# Homework Help: Velocity in a Spiral Path

1. Apr 14, 2012

### roam

1. The problem statement, all variables and given/known data

http://img534.imageshack.us/img534/6164/questionv.jpg [Broken]

2. Relevant equations

ω = dθ/dt

v = dS/dt

3. The attempt at a solution

I used the second expression for the tangential speed:

$v = \frac{dS}{dt} = r \frac{d \dot{\theta}}{d t} = (b-ct) \frac{d(kt)}{dt}$

$\therefore \ v(t) = (b-ct) k$

So is this a correct expression for speed as a function of time?

So when r=0, the velocity would also be 0?

Last edited by a moderator: May 5, 2017
2. Apr 14, 2012

### pcm

in polar coordinates v2=(dr/dt)2+(rd$\theta$/dt)2

3. Apr 14, 2012

### pcm

is it dimensionally correct?

4. Apr 16, 2012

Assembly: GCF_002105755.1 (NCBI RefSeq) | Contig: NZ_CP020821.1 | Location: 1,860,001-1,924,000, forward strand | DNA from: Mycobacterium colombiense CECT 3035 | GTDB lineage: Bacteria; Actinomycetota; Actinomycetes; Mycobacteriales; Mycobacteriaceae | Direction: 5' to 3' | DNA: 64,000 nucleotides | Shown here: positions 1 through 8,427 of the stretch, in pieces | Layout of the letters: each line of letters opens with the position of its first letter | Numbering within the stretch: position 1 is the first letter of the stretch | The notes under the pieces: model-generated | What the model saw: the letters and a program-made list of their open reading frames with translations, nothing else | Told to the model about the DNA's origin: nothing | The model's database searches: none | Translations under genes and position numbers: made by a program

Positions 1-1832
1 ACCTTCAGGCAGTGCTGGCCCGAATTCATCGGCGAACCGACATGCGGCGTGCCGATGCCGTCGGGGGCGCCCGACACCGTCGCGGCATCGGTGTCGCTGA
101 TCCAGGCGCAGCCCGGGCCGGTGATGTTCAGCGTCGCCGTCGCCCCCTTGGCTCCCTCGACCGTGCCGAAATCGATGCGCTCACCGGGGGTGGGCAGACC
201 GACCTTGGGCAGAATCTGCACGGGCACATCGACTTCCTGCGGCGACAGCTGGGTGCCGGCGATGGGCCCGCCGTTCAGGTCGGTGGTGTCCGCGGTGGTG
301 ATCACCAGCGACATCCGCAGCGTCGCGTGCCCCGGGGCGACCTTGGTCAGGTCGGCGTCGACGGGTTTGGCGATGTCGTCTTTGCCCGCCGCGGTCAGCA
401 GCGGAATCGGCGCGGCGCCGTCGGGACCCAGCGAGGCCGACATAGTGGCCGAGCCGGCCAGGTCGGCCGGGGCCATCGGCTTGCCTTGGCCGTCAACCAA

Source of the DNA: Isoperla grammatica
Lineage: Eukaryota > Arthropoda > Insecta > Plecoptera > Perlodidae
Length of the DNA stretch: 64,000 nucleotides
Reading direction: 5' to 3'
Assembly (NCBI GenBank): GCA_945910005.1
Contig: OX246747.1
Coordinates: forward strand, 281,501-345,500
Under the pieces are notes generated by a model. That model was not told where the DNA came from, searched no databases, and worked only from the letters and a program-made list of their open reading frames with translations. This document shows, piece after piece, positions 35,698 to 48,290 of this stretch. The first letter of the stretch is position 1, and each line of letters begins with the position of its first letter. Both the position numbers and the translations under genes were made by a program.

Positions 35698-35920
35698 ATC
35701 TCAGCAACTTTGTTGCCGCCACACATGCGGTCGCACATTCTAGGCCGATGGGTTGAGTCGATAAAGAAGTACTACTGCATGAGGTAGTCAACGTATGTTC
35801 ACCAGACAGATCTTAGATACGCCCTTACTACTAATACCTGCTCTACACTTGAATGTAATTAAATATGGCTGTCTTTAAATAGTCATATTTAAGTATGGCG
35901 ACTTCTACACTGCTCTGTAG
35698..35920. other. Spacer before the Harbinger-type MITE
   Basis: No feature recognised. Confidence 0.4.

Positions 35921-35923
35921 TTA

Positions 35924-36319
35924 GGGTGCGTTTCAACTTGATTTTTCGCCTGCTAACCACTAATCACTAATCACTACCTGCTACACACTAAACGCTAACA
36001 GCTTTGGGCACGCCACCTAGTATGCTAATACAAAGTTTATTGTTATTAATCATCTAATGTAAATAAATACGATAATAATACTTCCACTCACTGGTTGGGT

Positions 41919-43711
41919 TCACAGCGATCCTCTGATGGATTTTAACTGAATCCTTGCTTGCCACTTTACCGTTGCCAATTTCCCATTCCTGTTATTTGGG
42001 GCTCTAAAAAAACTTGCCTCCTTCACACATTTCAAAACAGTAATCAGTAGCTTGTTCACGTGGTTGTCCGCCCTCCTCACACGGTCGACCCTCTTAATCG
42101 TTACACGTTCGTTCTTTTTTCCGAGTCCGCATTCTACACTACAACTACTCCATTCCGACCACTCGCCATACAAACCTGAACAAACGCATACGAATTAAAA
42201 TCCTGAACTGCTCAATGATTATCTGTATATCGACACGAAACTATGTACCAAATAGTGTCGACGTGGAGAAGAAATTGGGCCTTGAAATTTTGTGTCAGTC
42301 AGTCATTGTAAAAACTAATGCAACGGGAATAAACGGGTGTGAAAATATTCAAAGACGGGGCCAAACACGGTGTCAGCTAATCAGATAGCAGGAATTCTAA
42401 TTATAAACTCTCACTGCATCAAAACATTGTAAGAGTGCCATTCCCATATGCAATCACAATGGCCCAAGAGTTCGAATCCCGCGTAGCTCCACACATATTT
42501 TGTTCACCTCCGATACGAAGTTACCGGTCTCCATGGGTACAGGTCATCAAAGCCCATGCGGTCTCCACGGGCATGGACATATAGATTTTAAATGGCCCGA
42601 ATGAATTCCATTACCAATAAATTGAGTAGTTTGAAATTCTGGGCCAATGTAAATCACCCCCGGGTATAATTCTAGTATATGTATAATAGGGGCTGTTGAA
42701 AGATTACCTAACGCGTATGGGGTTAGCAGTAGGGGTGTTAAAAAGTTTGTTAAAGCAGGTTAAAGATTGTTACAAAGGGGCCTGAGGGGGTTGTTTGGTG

### roam

I just substituted the rate of change of radial distance into the equation v = r.dθ/dt, and then I differentiated it. What's wrong with that?

5. Apr 25, 2012

### roam

I think it's dimensionally correct. Why? Did I use the wrong equations?

6. Apr 25, 2012

### Vipho

In this case, I think this formula isn't correct.
So, $\vec{r}=r\cos(\theta)\hat{x}+r\sin(\theta)\hat{y} \\ \vec{v}=\frac{d\vec{r}}{dt} \\ v_x=\frac{d(r\cos(\theta))}{dt}=\cos(\theta)\frac{dr}{dt}+r\frac{d(\cos\theta)}{dt}=\cos(\theta) \frac{dr}{dt}-r\sin\theta \frac{d\theta}{dt} \\ v_y=\frac{d(r\sin(\theta))}{dt}=\sin(\theta)\frac{dr}{dt}+r\cos\theta\frac{d\theta}{dt} \\ v^2=(v_x)^2+(v_y)^2=(\frac{dr}{dt})^2+(r\frac{d \theta}{dt})^2$